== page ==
Pregnant abroad? 7 great tips to help you cope

Life doesn’t stop when you’re pregnant – and you may indeed have great fun going abroad during the nine months. Indeed, most airlines will let you fly up until 36 weeks. But it can be a daunting thought, especially if it’s your first pregnancy. Ive got seven great tips to ensure you and your bump have a stress-free, enjoyable trip.

7 great tips to help you cope with being pregnant abroad

1. Take regular breaks

When you’re travelling, be it by car, train or plane, make sure you allocate sufficient time so you’re not having to rush. It will only cause you unnecessary stress. Plus, you’ll need plenty of toilet breaks and taking time to walk around is good for your blood circulation.

2. Pack all the essentials

When you’re pregnant, you’ll want to have essentials within easy reach – so pack your bag well and take a decent supply of what you think you’ll need. Pack more of what you won’t be able to easily get elsewhere and tailor it to your own requirements – for example, I’d definitely add some more snacks to the suggestions in this graphic.

7 great tips to help you cope with being pregnant abroad
Source: The Complete Guide to Travelling When Pregnant

I’d also suggest taking a good book as the perfect remedy to any hormone rollercoasters and to distract you from any dodgy tummy issues.

3. Choose your destination wisely

You’ll probably find it a lot easier to relax on holiday knowing there are good facilities nearby – shops for any last-minute purchases and good medical facilities, for example.

What’s more, when you’re pregnant, your limits change somewhat. Whereas on previous holidays, you might have explored cities all day and checked out the local nightlife later, you might want to take it down a notch. Create an itinerary of the must-sees and don’t be afraid to say you need extra breaks.

4. Expect some attention

If you’re in your second trimester and have an obvious baby bump, people are bound to come and chat to you. Particularly in Mediterranean countries, pregnant women will be the centre of attention – so don’t worry if they’re addressing your bump, not you.

It will also work in your favour as the bump is internationally recognised and can make it easier to express your condition – including receiving any extra help you might need.

5. Check in with your doctor

Before you set off, it’s a good idea to make sure your midwife is comfortable with you travelling. Also, as Parenting says, some airlines might require a note from your practitioner that states your due date, and that you have clearance to fly. Make sure you check beforehand.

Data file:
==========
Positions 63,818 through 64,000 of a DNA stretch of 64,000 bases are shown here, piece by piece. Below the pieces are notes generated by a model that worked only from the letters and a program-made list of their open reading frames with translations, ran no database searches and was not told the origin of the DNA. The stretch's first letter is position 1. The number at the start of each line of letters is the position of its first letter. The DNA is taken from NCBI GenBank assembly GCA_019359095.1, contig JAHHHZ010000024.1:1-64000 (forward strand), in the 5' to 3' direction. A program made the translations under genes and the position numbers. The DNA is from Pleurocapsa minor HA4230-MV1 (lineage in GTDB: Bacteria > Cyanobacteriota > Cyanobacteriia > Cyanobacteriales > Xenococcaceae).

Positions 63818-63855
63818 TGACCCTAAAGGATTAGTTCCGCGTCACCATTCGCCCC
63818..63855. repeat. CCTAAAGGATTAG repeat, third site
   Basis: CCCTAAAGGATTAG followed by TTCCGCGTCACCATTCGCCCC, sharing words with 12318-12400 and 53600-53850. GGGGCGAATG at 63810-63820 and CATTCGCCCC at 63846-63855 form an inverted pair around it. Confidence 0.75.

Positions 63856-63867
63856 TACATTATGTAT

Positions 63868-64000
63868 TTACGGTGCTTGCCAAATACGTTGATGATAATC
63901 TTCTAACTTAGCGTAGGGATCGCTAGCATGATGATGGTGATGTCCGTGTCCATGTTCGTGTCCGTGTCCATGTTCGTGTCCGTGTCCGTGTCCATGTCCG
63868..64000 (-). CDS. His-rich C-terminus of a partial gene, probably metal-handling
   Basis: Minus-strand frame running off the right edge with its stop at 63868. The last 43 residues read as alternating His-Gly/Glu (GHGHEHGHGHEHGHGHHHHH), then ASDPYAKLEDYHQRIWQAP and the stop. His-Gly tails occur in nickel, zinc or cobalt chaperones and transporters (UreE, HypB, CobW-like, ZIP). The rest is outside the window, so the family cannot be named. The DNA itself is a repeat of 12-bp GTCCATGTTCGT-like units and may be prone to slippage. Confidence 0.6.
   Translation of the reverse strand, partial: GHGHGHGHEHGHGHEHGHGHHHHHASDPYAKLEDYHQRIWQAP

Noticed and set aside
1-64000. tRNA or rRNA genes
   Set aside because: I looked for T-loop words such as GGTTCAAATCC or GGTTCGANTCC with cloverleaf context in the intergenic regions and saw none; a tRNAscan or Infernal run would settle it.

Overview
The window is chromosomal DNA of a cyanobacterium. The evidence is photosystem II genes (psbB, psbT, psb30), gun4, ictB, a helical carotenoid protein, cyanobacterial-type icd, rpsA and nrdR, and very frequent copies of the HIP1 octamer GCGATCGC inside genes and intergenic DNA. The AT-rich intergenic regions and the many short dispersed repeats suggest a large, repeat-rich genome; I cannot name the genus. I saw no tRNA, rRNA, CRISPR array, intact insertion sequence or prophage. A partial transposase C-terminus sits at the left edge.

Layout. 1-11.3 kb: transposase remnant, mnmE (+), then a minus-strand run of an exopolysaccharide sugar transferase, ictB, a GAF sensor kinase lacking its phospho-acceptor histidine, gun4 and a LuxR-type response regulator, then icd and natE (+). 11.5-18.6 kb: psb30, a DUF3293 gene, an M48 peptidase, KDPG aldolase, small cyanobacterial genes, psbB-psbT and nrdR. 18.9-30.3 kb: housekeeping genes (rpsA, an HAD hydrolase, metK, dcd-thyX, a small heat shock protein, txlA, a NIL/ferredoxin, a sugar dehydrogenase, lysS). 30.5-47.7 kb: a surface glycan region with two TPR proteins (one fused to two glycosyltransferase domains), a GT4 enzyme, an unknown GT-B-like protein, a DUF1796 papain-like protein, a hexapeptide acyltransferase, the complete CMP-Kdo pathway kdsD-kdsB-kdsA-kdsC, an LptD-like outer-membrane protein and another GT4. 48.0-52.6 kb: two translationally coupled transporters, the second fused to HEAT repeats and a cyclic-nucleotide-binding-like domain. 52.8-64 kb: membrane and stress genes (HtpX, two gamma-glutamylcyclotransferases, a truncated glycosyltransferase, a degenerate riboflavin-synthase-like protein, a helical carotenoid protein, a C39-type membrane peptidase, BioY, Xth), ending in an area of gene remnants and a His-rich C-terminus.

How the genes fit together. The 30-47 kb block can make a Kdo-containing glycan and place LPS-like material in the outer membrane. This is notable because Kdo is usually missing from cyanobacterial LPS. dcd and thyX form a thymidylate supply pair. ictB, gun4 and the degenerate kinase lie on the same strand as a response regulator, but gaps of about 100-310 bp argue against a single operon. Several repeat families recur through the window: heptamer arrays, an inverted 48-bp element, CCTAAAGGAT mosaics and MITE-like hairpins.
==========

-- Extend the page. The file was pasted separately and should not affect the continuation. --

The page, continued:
6. Be cautious of food and water safety

As Gadling explains, pregnant women are more susceptible to food poisoning than the average person, as the immune system is suppressed so it doesn’t reject the fetus. So make sure you stick to bottled water and eat in restaurants where the food is freshly prepared. Check out reviews and opt for popular places.

7. Relax

Let’s face it, there won’t be a lot of time for relaxing when your baby arrives. So make the most of your trip and take the time to chill out. You deserve it.

 

Did you travel when you were pregnant? Share your top tips below.

4 thoughts on “Pregnant abroad? 7 great tips to help you cope

  1. Thanks! Love this

    Drinking plenty of water on the plane is a vicious circle at the best of times, ha.
    I would say choosing an aisle seat near the toilets is good advice for any trimester.

    It may be wise to eat before you get on the plane; plane food may not be pregnant friendly and isn’t appealing and filling at the best of times! Jen x

  2. Hey Seychelles Mama, Glad to read the brilliant tips about pregnancy abroad indeed!

    You’re such a great Mama. 🙂 Its kinda cool to read. 😉

    As a doctor I’m new mom and love to follow tips from you experts who have kids and old mom.

    Sounds great and not only 7 special tips but also professional sounds for the girls who wanna be pregnant and birth her child healthy. 🙂

    Thanks for brilliant suggestion. Keep it up!
    Lucy Mccullam recently posted…Symptoms, Causes & Risk factors of Uterine Fibroids: Diagnosis & Treatments for the Patients with FibroidsMy Profile

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